Of Corn, Potatoes and Sunflowers

The corn crop we harvested is now turning into dried corn. It just didn’t work out with Frank’s recovery to process it for human consumption, so we are drying it on the cob for the animals. Interesting how some events in life teach you something new. This

is yet another thing we haven’t tried yet, drying corn. A few of them had started to sprout before we got the shucks turned back, and even though it should have been done earlier, I thought these sprouts were very interesting.

The last of the potatoes have been dug and we estimate, we haven’t weighed them, that all together, we have harvested about 100 pounds of potatoes this year. That’s amazing for us, and by far the best crop we have ever had. We plan to try growing a few more this fall, if for nothing else, for seed potatoes for the spring.

The sunflowers had started to droop quite a bit and some of the bigger flowers had a good supply of seeds. 

A strong storm that blew through last week, bent some of the plants over to the point that they could not recuperate. So I decided it was time for harvest.

 

I wanted to use these thick stalks as a heavy mulch in front of the house where we want to make another herb bed. This is the same place where I put all of the corn stalks. 

The sunflowers were too hard to pull up, so I got out my loppers and started cutting them down. Pruning shears also worked great to cut the flower heads off of the stalks. 

After I started cutting them down, I realized that some of them were kind of brown and gooey in the middle. I figured that had to be some kind of pest damage, but I didn’t see anything. Several of the flower heads were smaller, but looked dead and kind of folded up. 

So, I broke one of them open and found this little guy. He’s hard to see. It’s a small brown worm on the fleshy part inside the flower. He’s actually sitting on some of the light brown goo stuff. This same plant had the brown goo in the stem, so I figured they were related. There are several kinds of worms that affect sunflowers. I found this out after I found the worm. Since this is our first real (although small) crop of sunflowers, it has given us yet another chance to learn more things about growing crops for animals. These seeds are destined to become feed for the goats and chickens. We will also save some of these to grow next year’s crop. This year’s sunflower crop has been grown entirely from last year’s harvest. We think that is really neat.

I think it is really fascinating that each sunflower is made up of a gazillion tiny flowers and that each flower makes a seed. A sunflower seed. Just amazing.

 The potatoes are bagged up and stored in the house, the corn is drying on the back porch, and the sunflowers are drying on the front porch next to the squash we picked for seeds and the tubs of seedlings for our fall crops. 


And, guess what? Today we picked our first red tomatoes. Even though it is pretty late for the first red tomatoes, I think it was all by design. God knew we would be busy with Frank’s healing for a bit, so we haven’t had and green beans or tomatoes to pick. But now that Frank is doing better, there will be many things to put by for winter. Life is good.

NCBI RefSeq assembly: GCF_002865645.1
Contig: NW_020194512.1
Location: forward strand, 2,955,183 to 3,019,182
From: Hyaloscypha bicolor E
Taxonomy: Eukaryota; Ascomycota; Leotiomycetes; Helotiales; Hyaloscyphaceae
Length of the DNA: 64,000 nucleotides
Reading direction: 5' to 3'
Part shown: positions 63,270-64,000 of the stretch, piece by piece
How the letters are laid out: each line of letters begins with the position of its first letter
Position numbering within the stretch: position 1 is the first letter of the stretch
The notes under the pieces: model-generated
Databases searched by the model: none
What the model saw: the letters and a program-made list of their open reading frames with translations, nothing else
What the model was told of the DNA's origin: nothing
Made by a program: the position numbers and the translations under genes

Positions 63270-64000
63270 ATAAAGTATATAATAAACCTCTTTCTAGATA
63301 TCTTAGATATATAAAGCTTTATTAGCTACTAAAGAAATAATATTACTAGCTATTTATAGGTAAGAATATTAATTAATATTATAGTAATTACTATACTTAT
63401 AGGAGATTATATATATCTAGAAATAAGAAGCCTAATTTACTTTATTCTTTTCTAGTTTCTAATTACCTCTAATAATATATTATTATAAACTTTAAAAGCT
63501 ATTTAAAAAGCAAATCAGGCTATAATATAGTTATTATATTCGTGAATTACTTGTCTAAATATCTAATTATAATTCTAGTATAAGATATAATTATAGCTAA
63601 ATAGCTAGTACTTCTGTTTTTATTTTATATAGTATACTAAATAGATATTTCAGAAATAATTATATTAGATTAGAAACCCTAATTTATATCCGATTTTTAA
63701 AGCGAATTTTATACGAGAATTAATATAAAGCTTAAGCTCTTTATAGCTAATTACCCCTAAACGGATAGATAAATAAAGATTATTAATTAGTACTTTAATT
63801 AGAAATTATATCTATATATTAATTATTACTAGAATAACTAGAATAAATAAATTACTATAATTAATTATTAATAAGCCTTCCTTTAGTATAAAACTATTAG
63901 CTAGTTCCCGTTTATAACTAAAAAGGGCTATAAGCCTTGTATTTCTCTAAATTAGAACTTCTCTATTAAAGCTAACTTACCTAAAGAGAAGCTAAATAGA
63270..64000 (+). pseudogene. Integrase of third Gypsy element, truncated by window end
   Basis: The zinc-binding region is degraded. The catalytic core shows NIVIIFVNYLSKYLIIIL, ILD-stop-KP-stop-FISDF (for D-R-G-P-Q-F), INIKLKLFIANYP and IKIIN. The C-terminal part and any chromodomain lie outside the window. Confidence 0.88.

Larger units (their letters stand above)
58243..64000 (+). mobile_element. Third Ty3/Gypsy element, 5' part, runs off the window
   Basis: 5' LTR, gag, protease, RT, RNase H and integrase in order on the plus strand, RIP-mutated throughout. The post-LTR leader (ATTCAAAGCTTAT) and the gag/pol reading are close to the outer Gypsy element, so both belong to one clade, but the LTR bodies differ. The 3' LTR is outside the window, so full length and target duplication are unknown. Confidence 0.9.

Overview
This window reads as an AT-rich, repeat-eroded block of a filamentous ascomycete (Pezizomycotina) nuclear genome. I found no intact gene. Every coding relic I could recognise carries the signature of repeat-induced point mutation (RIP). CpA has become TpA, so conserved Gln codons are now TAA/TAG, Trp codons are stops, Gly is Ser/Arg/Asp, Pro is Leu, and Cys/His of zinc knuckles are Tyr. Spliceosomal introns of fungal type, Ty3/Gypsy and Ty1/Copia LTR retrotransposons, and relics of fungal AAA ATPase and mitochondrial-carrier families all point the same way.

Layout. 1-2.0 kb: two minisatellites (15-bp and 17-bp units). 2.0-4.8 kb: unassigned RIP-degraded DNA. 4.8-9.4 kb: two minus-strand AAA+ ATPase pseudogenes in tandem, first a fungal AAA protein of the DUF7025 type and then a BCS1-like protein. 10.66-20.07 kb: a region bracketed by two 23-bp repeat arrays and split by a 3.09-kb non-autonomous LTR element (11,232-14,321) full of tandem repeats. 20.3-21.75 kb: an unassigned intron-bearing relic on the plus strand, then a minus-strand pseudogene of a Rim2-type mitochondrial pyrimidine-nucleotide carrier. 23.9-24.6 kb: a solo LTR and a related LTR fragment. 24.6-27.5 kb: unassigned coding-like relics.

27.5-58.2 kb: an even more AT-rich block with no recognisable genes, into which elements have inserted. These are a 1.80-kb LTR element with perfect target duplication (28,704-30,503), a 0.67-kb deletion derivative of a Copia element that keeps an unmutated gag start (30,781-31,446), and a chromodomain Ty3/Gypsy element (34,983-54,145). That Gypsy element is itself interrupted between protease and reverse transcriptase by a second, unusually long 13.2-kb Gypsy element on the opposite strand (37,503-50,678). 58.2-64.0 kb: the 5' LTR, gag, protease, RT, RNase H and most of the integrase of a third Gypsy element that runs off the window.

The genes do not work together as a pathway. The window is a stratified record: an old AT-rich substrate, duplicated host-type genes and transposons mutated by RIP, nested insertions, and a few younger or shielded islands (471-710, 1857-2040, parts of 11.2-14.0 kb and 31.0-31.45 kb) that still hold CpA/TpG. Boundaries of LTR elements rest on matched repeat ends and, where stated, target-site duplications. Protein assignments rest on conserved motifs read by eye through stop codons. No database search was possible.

Until next time – Fern

6 thoughts on “Of Corn, Potatoes and Sunflowers

  1. A few years ago, we grew some corn that we dried. We peeled off the shucks and let them dry on a cookie sheet in a sunny window. We only had a few ears we experimented with, but it was fun.I am not the best person to ask when to pick corn. I usually end up waiting too long and it gets tough. I have been told, and actually did this a couple of times this summer, to wait until the silks are brown then peel down the top of the shuck just a little. If the silks are mostly brown, but still a little green right next to the cob, they are ready. Frank does the finger nail test. He pulls back the shuck then pokes a kernel with his fingernail. If it kind of busts and is juicy, it's ready to eat. Maybe someone else will share their technique.I hope that helps a little. Thank you for the questions.Fern

  2. I don't know if it would work for this corn. I do know that is not it's intended purpose according to the package. We have grown an open pollinated Indian type corn before that we dried and ground up. It did not make corn meal but corn flour. We used it to make cornbread, but it wasn't as good as regular cornmeal. Field corn is what you make cornmeal out of, but we haven't grown any….yet. Thank you for asking.Fern

  3. Last summer I grew about 6 sunflowers, which was my first try at growing them. I waited to pick one of them until it was pretty dried out, but the others I cut when I could roll the top little flower heads off and see the seeds (like on the header picture). They dried up and we were able to harvest the seeds. I am wondering about the ones I harvested this year, though, because of the worms I found. I hope they dry out okay and the worms die from lack of food, but we'll have to wait and see. Thank you for sharing.Fern

  4. I picked one of my volunteer sunflowers (it came up from bird seed) when the head started to droop and the seeds looked mature. I feared the birds would eat all the seeds if I left it in the garden I brought the head in the house to dry but it wasn't mature enough and the middle rotted. I guess I'll leave the rest in the garden until they are dry and loosing seeds to be sure they are mature enough. Pat B.

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